Glioblastoma, also known as glioblastoma multiforme (GBM), is the most aggressive cancer that begins within the brain. Initially, signs and symptoms of glioblastoma are non-specific. They may include headaches, personality changes, nausea, and symptoms similar to those of a stroke. Worsening of symptoms often is rapid. This may progress to unconsciousness.

The cause of most cases is unclear. Uncommon risk factors include genetic disorders such as neurofibromatosis and Li–Fraumeni syndrome and, previous radiation therapy. Glioblastomas represent 15% of brain tumors. They can either start from normal brain cells or develop from an existing low-grade astrocytoma. The diagnosis typically is made by a combination of CT scan, MRI scan, and tissue biopsy.

There is no clear way to prevent the disease. Typically, treatment involves surgery, after which chemotherapy and radiation therapy are used. The medication temozolomide is used frequently as part of chemotherapy. High dose steroids may be used to help reduce swelling and decrease symptoms. It is unclear whether trying to remove all or simply most of the cancer, is better.

Despite maximum treatment, the cancer usually recurs. The most common length of survival following diagnosis is 12 to 15 months, with fewer than 3% to 5% of people surviving longer than five years. Without treatment, survival is typically three months. It is the most common cancer that begins within the brain and the second most common brain tumor, after meningioma. About 3 per 100,000 people develop the disease a year. It most often begins around 64 years of age and occurs more commonly in males than females. Immunotherapy is being studied in glioblastoma with promising results.

Senator John McCain’s diagnosis of a particularly aggressive brain cancer, glioblastoma (GBM), became public knowledge. But what exactly is this type of cancer, and what does it mean for the senator and other patients? A report by Roche estimates that there are around 240,000 cases of brain and nervous system tumors diagnosed worldwide per year, with GBM being the most common and the most lethal. Even in recent American history, it has claimed the lives of both Senator Edward Kennedy and Beau Biden, son of former Vice President Joe Biden.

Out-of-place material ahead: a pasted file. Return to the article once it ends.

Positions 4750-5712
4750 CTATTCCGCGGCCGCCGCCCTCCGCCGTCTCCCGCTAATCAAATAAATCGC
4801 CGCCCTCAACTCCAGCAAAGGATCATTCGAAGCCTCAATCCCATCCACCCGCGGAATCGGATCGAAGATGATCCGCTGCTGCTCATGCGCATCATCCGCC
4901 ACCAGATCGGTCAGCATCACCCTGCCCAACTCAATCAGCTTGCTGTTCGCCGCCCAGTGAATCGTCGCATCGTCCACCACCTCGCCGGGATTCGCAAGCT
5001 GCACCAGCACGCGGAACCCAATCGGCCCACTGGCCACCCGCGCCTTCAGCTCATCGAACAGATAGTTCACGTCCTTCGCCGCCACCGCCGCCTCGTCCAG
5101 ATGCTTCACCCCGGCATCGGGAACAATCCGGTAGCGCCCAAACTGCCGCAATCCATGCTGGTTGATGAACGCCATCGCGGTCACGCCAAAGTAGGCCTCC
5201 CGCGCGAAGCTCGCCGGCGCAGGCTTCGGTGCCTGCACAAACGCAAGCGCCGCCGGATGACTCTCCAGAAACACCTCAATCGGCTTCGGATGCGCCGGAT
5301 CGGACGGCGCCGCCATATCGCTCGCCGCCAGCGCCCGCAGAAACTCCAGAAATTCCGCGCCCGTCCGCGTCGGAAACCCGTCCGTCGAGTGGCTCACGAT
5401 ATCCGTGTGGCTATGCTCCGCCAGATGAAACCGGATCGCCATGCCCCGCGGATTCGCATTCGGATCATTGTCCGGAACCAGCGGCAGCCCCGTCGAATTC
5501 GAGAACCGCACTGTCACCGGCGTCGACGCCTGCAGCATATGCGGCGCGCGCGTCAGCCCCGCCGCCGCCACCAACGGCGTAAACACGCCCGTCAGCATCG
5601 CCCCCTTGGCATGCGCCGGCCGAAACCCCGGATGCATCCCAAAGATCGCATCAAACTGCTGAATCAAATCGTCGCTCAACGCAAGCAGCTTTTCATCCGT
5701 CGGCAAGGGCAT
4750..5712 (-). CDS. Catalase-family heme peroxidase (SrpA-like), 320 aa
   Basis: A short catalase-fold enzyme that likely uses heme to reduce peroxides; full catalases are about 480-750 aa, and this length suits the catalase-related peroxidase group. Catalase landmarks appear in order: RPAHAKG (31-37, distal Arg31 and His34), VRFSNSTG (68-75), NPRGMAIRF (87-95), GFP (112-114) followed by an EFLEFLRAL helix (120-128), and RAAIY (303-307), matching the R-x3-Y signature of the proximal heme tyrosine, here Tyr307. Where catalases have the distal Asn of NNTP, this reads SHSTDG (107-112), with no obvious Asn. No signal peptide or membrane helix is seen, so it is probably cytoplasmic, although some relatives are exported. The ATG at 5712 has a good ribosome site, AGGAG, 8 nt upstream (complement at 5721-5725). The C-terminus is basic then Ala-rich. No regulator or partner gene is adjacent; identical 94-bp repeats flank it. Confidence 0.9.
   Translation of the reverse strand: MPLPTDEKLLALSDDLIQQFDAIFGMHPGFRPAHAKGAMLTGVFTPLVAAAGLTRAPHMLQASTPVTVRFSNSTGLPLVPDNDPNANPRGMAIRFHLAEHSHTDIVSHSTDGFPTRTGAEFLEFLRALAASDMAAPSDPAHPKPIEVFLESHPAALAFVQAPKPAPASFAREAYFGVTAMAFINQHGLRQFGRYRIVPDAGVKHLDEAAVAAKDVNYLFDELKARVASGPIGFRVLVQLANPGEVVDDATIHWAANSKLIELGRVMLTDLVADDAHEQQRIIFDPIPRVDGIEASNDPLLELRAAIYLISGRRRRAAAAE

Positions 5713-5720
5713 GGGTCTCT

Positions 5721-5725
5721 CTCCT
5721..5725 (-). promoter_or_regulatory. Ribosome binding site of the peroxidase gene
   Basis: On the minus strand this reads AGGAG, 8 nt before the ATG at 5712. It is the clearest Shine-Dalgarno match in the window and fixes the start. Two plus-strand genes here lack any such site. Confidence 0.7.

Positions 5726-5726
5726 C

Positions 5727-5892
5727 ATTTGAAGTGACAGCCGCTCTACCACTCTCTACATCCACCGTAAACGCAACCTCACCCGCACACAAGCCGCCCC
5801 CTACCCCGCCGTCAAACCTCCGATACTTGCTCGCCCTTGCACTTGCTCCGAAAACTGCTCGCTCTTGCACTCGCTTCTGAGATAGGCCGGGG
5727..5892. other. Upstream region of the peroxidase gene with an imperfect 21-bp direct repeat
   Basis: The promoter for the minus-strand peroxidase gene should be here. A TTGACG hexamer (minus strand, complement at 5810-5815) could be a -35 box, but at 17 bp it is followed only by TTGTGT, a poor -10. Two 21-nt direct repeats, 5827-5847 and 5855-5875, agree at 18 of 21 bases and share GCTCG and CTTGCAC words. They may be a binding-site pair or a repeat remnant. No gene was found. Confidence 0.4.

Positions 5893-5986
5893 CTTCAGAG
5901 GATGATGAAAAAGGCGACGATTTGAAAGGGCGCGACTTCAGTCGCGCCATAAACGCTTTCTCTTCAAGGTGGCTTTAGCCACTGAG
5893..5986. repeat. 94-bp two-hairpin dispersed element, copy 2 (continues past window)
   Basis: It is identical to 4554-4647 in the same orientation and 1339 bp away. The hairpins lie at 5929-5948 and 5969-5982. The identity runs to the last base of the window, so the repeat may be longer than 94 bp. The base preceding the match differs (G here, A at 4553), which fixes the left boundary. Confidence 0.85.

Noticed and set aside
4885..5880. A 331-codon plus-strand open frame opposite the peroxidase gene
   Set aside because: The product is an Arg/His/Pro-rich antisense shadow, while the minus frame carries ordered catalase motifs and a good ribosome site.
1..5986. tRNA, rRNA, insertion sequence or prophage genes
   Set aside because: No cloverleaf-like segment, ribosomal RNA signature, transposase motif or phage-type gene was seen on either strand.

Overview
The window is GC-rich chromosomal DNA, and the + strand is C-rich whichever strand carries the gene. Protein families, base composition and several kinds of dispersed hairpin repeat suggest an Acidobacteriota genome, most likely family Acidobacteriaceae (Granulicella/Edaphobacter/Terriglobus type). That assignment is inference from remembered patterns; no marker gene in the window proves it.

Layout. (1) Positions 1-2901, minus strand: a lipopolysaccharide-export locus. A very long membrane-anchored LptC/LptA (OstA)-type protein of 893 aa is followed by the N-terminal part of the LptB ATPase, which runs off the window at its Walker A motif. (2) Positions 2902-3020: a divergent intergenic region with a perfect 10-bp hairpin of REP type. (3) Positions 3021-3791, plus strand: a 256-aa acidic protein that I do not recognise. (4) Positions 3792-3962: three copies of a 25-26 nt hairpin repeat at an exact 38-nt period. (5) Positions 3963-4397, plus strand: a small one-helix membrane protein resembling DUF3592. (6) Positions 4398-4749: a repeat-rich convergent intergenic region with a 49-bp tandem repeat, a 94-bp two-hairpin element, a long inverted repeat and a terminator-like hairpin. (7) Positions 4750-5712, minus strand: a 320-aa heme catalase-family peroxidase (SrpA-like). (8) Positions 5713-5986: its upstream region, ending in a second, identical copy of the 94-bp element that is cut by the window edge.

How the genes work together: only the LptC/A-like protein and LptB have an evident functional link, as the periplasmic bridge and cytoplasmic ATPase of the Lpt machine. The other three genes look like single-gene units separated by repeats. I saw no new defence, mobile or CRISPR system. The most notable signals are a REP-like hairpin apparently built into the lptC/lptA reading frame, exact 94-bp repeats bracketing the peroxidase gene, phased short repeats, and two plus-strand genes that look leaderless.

GBM is a very aggressive form, or a Grade IV, type of brain tumor called an astrocytoma. It’s a type of glioma, a brain tumor that begin in the glial cells that surround and support neurons. Those can include anything from general neurologic symptoms, like headaches or seizures, to symptoms that stem from specific areas of the brain, like speech difficulty, weakness on one side of the body, or double vision.

O’Brien estimates that there are around 2 or 3 cases of GBM for every 100,000 people in America. It is the most common form of primary brain tumor (a cancer that begins in brain tissue) and in most cases it does not spread to any part of the body. There aren’t really any known risk factors, except for that it’s mostly found in people in their fifties, sixties, and older, and it’s slightly more common in men. Very rarely, it can be seen hereditarily in people with certain genetic syndromes such as neurofibromatosis type 1, Turcot syndrome, and Li Fraumeni syndrome.

GBM is typically diagnosed through brain imagery and then surgery. O’Brien says that if a patient experiences symptoms of a brain tumor, it’s necessary to see a physician to get the ball rolling on diagnosis through imaging. “If the brain imaging, such as an MRI, does show or is suspicious for glioblastoma, the next step is for surgery,” she says. “After the surgeon removes the tumor tissue, a pathologist evaluates it and confirms the diagnosis for glioblastoma.”

Treatment includes removing as much of the tumor as possible, and then beginning radiation and chemotherapy. As of right now, O’Brien says, there is no definitive cure for this type of tumor. So doctors focus on maintaining the patient’s quality of life by keeping the mass from growing. O’Brien says that the term remission isn’t used for GBM, and that the average survival rate post-diagnosis is less than two years. However, a 2009 study showed that around 11 percent of the subjects treated with radiotherapy along with temozolomide survived for five years.

With more research, perhaps. O’Brien says that there are a variety of other potential solutions being explored, like vaccines, viruses, and therapies called checkpoint inhibitors.